Best Selling

Sunday, October 27, 2013

So I'm playing now

Instead of talking about how I want to play role playing games now.

Not truly face to face, but on line.

Outside of my face to face scrum of a railroad adventure mashing up B10 Night's Dark Terror with Chaosium game mechanics, I have not enjoyed face to face play since 1988.

But the live play via on line video chat has been really enjoyable, and has let me try these lovely games once again.

But answer me this. Why are people thirty years later playing D&D the same way I played it when I was eleven? Seasoned gamers wax poetically on player agency, sandbox play, collaborative story building, the thrill of open ended adventure and what if. Why role playing games are so off the hook when it comes to social entertainment compared to watching sports or pitching horseshoes with your buds. All sorts of heady stuff.

Finally, it seems to me, there are a plethora of experienced players loose on line available buying into the greatness of the medium. I find them blogging, playing, creating, publishing here on line.

While available technology such as video chat has allowed instant gaming opportunities gathering a good gaming group is still something to cherish, and takes work. I feel very lucky to meet complete strangers on line and get nothing but good vibes, good cheer, and a good time. Now lets play. Okay, we head to the caves. How many days travel? Okay, what do we hear? We rush in. What do we see? Faaack.  My first on line game with the OSR was a trip down eleven year old lane.

Yeah we were playing B2 Keep on the Borderlands, a well known adventure relic, but that whetted my appetite all the more. I looked forward to tackling a long ago played treasures with a more informed, and enthusiastic intent.

So I was completely mystified why most PC's were against any other plan than to march directly to the caves, charge in, and have to with whatever came our way. My PC has survived three hack and slash approaches. Just barely. Bumping and grunting against psychotic subterranean foes. Jabbing spears into each others vitals, letting the probability die fall where they may. It has left me with meager gains, and a character still breathing. Not much else. I ponder a better way to ring the caves like a blood soaked rag filled with diamonds. I ponder the absurdity of the economic system of the Keep itself. I ponder the validity of stumping into someone's home, slaughtering them and their family, and taking their valuables.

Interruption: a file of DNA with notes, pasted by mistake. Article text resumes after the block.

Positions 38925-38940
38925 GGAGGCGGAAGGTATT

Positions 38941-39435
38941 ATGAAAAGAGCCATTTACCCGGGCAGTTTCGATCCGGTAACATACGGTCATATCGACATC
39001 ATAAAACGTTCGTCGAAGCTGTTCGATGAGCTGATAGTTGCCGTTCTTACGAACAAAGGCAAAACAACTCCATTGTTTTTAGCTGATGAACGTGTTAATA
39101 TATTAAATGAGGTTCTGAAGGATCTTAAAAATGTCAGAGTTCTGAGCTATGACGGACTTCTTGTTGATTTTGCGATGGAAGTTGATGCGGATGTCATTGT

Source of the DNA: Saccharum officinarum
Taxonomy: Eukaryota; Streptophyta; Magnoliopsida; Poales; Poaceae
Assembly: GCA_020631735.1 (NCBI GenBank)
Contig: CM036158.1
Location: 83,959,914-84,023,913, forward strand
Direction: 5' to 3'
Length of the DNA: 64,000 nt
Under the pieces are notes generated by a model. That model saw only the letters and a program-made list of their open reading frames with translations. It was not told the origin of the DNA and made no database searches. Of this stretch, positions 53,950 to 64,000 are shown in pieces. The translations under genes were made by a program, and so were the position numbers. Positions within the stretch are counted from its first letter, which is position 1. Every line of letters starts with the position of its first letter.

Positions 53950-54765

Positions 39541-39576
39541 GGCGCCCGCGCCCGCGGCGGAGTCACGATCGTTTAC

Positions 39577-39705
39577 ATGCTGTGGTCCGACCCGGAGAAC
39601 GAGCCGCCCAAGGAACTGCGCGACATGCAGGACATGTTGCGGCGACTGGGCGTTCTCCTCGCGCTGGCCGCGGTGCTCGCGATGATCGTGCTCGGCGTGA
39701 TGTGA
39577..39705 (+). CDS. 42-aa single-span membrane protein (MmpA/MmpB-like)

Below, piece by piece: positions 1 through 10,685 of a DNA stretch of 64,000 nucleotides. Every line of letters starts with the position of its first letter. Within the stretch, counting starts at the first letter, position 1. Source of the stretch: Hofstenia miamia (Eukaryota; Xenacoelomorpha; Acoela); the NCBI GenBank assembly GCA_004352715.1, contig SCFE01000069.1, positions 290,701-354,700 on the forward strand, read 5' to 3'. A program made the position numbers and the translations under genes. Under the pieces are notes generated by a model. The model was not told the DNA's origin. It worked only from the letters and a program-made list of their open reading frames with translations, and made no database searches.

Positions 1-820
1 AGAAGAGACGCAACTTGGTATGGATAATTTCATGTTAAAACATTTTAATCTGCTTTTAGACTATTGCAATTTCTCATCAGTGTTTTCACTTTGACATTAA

My mistakes in this situation are numerous. I've not asked other players around the virtual table what their expectations for the game are. I have not asked my DM what his expectations for the game are. I have not stated my expectations for the game at the outset. And I sure as shit did not think to make the Thief take a full wineskin of oil with him into the ogre cave. We could have easily torched the beast while he slumbered on his rancid bear skin bedding. Could have spared Anselm the retainer's poor life.

A lot of it probably has to do with going along to get along. Finding a game to play live, whether in the flesh or through the internet, with others which fits your time schedule isn't always easy. And I truly enjoy talking with all the players around the table trying to forge an exciting adventure.

But I find a lot of resistance from the group to. No one seems interested in, say, muck stables for three months at the Keep. Watch the coming and goings of the place. How many wagons of food a day does it take to keep people fed, how far do these goods come from, do the hired guards seem satisfied with their pay or is their a high turnover, is the Keep ever attacked by the monsters from the caves, do the people love their Lord, what relationships exist among the inhabitants of the Keep? Does anyone live outside its walls? If I'm working out of this place paying top dollar for food and lodging why doesn't the group start wholesaling to the Tavern, Provisioner, Smithy, etc? Why are players reluctant to approach the caves of chaos from above, and spend days watching the comings and goings of the place? To recon, gather information of the world in which our PC's inhabit so as to begin to find the tools we need to exploit our surroundings, satisfy our ambitions and goals? But I only find my character in front of some cave entrance trusting to the luck of a d20 roll.

It is most likely these interests of mine are just not the interest of anyone else in the group. Then clearly I am barking up the wrong tree. I'm sure I'm barking up the right game though :)

Thursday, October 10, 2013

New games, new posts, old music to my ears

Feeling to full of myself I demanded Treasure Island was the best adventure ever written. Pacing, dialogue, immersion, character development; the whole work is entirely off the hook. The electricity coming off the fingers while the quill dipped the inkwell, well, if I could capture that call me Stephen King!

This was orated in front of the television before a not too interested roommate who had just completed a Jules Verne story.

While Jules Verne illuminated great ideas Stevenson breathed stale breath in my face, forcing involuntary fingers to twist powder in the breach of my flintlock.

That is story telling. That is TRPG!